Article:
The Non-Fungible Takeover

Investigating the recent popularity of NFTs


Lillian Wang and Sonia Verma

From digital art to music to tweets, a variety of different media can be logged under one’s unique ownership using a unit of data known as a non-fungible token, or an NFT, which investors must buy using cryptocurrency. In the last few months, art pieces marketed as NFTs have taken the world by storm. The art can be screenshotted or copied and pasted, but the value of the original is not diminished, much like how the Mona Lisa can be photographed but retains its worth. Because of the unique coding involved in the trading of NFTs, the true original can always be identified. 

NFTs have exploded in popularity — the art market, in particular, has reached almost $2 billion worth of sales since 2021. Junior Dillon Huang, co-president of the Art of Investing club, attributes the sudden growth of the NFT market to fervor influenced by celebrities, like Reese Witherspoon and Gwyneth Paltrow, who inspire their fans to also invest.

Nevertheless, NFTs are a controversial topic. An investor’s purchase must be coded on a recording system called a blockchain, a process that uses a large amount of energy. One artist’s NFTs have created over 160 tons of carbon dioxide emissions in under six months, equivalent to 24 years of electricity consumption for the average American.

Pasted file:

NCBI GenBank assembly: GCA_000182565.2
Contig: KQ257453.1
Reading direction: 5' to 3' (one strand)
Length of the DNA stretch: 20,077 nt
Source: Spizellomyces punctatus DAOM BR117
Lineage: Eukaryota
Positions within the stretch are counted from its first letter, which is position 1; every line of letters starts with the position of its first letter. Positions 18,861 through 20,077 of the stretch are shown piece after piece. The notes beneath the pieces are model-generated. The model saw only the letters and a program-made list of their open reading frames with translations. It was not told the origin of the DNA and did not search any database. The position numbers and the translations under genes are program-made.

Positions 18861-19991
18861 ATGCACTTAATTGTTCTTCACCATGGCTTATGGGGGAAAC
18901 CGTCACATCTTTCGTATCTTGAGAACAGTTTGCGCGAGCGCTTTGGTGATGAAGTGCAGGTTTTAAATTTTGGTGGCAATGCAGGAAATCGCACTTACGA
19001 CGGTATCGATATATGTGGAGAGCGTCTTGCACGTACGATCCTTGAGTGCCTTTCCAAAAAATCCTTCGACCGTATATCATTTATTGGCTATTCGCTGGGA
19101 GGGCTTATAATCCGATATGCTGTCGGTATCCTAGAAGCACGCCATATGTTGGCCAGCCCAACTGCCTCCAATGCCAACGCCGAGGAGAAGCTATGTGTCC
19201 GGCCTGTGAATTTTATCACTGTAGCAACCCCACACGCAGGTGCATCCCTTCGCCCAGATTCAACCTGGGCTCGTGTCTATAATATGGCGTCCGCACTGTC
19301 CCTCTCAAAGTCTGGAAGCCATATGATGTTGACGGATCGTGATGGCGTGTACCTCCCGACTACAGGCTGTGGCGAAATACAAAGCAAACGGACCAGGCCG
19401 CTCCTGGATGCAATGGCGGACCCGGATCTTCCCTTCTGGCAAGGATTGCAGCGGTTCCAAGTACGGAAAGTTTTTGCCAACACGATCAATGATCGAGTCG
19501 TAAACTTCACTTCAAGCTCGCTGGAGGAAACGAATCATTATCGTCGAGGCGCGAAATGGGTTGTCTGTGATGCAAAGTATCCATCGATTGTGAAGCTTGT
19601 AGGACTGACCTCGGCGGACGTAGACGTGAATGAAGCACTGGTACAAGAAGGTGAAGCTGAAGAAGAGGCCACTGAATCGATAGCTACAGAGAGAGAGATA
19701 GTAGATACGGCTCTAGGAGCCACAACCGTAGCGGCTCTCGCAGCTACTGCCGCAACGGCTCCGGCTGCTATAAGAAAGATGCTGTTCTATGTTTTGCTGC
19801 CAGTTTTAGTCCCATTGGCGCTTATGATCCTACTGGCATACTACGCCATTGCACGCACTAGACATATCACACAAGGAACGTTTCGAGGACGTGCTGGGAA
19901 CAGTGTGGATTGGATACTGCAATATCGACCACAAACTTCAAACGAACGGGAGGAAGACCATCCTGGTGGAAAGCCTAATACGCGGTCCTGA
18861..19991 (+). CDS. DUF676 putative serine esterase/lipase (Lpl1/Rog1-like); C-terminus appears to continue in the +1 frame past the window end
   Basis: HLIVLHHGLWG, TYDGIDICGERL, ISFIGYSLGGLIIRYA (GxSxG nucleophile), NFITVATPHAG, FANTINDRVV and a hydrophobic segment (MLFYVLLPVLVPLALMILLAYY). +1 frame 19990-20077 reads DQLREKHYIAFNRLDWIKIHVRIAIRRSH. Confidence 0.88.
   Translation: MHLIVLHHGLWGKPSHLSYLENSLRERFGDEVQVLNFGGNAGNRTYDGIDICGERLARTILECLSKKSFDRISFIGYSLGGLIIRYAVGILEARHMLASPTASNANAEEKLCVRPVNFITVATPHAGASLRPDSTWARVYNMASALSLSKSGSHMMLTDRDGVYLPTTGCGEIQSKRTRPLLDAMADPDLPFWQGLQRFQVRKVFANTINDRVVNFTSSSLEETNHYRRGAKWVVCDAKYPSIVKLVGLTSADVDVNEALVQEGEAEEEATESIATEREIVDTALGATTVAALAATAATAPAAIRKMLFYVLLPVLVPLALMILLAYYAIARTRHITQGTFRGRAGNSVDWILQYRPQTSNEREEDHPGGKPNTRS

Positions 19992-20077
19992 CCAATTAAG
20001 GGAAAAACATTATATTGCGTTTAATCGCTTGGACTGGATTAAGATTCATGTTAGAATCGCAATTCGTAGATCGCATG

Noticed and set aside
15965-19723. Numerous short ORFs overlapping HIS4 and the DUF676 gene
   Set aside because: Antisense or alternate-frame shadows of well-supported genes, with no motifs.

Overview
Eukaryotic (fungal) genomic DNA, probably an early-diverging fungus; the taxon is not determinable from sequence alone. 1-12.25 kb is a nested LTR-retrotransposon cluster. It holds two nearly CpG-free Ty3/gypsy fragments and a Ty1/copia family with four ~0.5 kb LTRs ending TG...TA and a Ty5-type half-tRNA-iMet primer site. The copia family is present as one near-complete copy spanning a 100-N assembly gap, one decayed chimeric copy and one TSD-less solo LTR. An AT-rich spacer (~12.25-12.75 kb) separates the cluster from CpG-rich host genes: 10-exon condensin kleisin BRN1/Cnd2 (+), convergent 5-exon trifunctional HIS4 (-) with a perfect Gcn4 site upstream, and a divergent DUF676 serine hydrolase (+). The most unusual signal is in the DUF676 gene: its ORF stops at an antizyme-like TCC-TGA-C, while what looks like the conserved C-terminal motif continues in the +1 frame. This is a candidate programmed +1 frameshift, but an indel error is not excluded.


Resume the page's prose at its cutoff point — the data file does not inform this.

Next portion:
Additionally, economics teacher Peter Pelkey believes that the NFT market is too volatile for any investment in it to be a reliable choice. 

“Anything that goes up that fast will come down just as fast,” Pelkey said. “It’s better to put yourself into some steady investments. You don’t want to [risk] a big haul in one shot. That’s called gambling.” 

Along with their volatility, the NFT market has also been criticized for perpetuating art theft. Anyone can mint a file as an NFT regardless of whether it belongs to them, leading to many artists’ work being distributed on online marketplaces without their permission or even knowledge. Senior Olivia Tsui also denounces NFTs because of their exploitative nature towards artists. 

“I think that they’re kind of the embodiment of capitalism,” Tsui said. “Really distilled down, it’s not in the best interest of artists or anyone to invest in them.”

Tsui believes that the negative impacts of NFTs, like the extreme climate damage they inflict and the lack of artistic integrity she believes they possess, outweigh any pros the digital token may have to offer. 

“It doesn’t really have anything to do with creativity,” Tsui said. You’re attaching worth to an image [as if] the idea of ownership is more important than the enjoyment of creating art.” 

Despite the plethora of controversies surrounding NFTs, Huang acknowledges that the market could be extremely profitable for young artists at MVHS who might “want to get into art to draw their own NFTs,” offering an incentive that could drive students to create. 

Likewise, Pelkey states that for artists, social media is going to allow artists to “create more value” in their art, although he’s skeptical if it’ll work. However, he does believe that people are going to “create where the money is.” 

“I’m sure there’s somebody out there at MV trying to figure out how to corner this market,” Pelkey said. “Because there are always kids looking for an angle. It’s kind of the MV way. Somebody might make some money out of this deal, but we’ll see.”